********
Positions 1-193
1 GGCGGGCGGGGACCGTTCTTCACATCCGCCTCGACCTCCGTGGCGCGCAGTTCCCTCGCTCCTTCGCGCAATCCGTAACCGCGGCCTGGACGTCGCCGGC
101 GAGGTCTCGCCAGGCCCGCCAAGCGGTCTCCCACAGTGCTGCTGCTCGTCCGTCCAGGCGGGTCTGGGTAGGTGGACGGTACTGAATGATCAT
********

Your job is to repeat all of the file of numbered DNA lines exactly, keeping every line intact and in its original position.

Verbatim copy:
Positions 1-193
1 GGCGGGCGGGGACCGTTCTTCACATCCGCCTCGACCTCCGTGGCGCGCAGTTCCCTCGCTCCTTCGCGCAATCCGTAACCGCGGCCTGGACGTCGCCGGC
101 GAGGTCTCGCCAGGCCCGCCAAGCGGTCTCCCACAGTGCTGCTGCTCGTCCGTCCAGGCGGGTCTGGGTAGGTGGACGGTACTGAATGATCAT